Text from page-4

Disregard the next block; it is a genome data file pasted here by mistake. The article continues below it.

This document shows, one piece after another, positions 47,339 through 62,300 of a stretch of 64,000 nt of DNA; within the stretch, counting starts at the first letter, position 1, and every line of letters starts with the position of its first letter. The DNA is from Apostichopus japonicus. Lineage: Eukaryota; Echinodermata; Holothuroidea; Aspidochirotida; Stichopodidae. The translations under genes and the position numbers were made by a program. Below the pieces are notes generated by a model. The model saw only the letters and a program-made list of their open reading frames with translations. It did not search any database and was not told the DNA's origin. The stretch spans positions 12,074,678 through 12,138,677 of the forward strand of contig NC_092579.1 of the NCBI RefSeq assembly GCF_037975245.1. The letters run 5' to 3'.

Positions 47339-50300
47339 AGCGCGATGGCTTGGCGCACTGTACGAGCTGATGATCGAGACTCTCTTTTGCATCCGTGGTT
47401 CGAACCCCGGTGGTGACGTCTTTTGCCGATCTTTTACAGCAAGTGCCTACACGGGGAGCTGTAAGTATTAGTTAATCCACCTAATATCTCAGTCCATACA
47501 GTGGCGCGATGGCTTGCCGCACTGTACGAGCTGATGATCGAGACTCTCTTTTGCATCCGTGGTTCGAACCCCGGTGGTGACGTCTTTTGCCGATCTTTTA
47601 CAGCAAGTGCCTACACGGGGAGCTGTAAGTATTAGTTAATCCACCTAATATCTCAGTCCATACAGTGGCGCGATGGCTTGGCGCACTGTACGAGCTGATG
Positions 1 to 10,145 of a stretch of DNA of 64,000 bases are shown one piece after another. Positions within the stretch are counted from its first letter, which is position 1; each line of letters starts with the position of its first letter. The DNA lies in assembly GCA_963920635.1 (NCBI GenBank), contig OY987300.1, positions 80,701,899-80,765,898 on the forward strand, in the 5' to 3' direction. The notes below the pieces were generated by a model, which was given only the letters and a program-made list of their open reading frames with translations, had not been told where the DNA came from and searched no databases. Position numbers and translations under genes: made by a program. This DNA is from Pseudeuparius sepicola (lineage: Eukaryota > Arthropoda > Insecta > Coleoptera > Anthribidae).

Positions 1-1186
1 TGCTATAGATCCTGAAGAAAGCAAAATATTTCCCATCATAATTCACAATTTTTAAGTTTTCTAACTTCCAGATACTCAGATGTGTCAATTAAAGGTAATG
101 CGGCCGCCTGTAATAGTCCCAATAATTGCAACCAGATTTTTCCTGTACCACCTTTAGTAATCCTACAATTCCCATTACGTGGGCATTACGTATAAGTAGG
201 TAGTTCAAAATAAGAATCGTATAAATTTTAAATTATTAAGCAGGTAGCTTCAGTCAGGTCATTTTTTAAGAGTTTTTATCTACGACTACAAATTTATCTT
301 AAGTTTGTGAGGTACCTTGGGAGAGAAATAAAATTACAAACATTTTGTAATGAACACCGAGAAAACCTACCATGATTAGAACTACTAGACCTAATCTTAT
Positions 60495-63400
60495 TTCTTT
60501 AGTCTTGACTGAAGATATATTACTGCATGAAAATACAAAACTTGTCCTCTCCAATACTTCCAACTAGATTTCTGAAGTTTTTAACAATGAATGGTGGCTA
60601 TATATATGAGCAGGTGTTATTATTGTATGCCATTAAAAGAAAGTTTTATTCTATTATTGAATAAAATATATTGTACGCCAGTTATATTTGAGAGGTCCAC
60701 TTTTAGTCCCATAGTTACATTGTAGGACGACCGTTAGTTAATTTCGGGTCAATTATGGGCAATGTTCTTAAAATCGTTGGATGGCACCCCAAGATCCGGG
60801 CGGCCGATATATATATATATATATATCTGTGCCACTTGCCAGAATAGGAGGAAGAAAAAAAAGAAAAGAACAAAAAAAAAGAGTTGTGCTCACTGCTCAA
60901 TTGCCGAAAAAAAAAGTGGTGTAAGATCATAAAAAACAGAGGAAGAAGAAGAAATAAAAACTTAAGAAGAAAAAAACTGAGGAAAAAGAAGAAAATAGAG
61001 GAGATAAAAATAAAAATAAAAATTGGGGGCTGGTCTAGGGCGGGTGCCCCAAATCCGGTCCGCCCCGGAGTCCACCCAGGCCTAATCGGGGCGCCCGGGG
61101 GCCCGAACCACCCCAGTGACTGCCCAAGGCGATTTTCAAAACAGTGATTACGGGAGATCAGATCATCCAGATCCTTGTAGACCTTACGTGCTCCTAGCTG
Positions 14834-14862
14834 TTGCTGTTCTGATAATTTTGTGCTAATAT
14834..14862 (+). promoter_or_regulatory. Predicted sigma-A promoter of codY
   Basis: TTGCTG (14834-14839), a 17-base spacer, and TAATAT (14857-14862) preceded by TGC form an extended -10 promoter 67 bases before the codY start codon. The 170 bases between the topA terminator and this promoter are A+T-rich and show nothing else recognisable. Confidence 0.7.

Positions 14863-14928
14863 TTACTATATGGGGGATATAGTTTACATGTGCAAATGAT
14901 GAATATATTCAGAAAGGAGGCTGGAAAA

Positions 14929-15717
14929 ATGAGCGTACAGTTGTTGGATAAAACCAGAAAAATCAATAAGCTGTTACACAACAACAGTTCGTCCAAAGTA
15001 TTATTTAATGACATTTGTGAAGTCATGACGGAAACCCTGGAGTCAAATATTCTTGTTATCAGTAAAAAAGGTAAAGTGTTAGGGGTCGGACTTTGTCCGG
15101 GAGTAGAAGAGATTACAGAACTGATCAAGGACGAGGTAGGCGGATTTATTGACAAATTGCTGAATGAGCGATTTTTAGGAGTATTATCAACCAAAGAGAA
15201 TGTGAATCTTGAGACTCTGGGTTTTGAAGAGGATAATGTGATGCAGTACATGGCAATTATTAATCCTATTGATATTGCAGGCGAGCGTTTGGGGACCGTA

5. 6. Handling and maintaining of hot metal is difficult and troublesome Lower life of tooling and equipment. FORGING Forging is a process in which material is shaped by the application of localized compressive forces exerted manually or with power hammers, presses or special forging machines. The process may be carried out on materials in either hot or cold state. When forging is done cold, processes are given special names. Therefore, the term forging usually implies hot forging carried out at temperatures which are above the recrystallization temperature of the material. Forging is an effective method of producing many useful shapes. The process is generally used to produce discrete parts. Typical forged parts include rivets, bolts, crane hooks, connecting rods, gears, turbine shafts, hand tools, railroads, and a variety of structural components used to manufacture machinery. The forged parts have good strength and toughness; they can be used reliably for highly stressed and critical applications. A variety of forging processes have been developed that can be used for either producing a single piece or mass – produce hundreds of identical parts. Some common forging processes are: 1. 2. 3. 4. 5. 6. Open –forging(Smith Forging) Drop forging(Closed die forging0 Press Forging Upset Forging Swaging Roll forging 1. Open forging(Smith Forging): It is the simplest forging process which is quite flexible but not suitable for large scale production. It is a slow process. The resulting size and shape of the forging are dependent on the skill of the operator. Open die forging does not confine the flow of metal; the operator obtains the desired shape of forging by manipulating the work material between blows. 2. Drop forging(Closed die Forging): The process uses shaped dies to control the flow of metal. The heated metal is positioned in the lower cavity and on it one or more blows are struck by the upper die. This hammering makes the metal to flow and fill the die cavity completely. Excess metal is squeezed out around the periphery of the cavity to form flash. On completion of forging, the flash is trimmed off with the help of a trimming die. 3. Press Forging: It is mostly used for forging of large sections of metal, uses hydraulic press to obtain slow and squeezing action instead of a series of blows as in drop forging. The continuous action of the hydraulic press helps to obtain uniform deformation throughout the entire depth of the work piece. Therefore, the impressions obtained in press forging are more clean. Dies are generally heated during press forging to reduce heat loss, promote more By: ANIMESH PAL By: ANIMESH PAL Email: animesh14@gmail.com Email: animesh14@gmail.com Page 4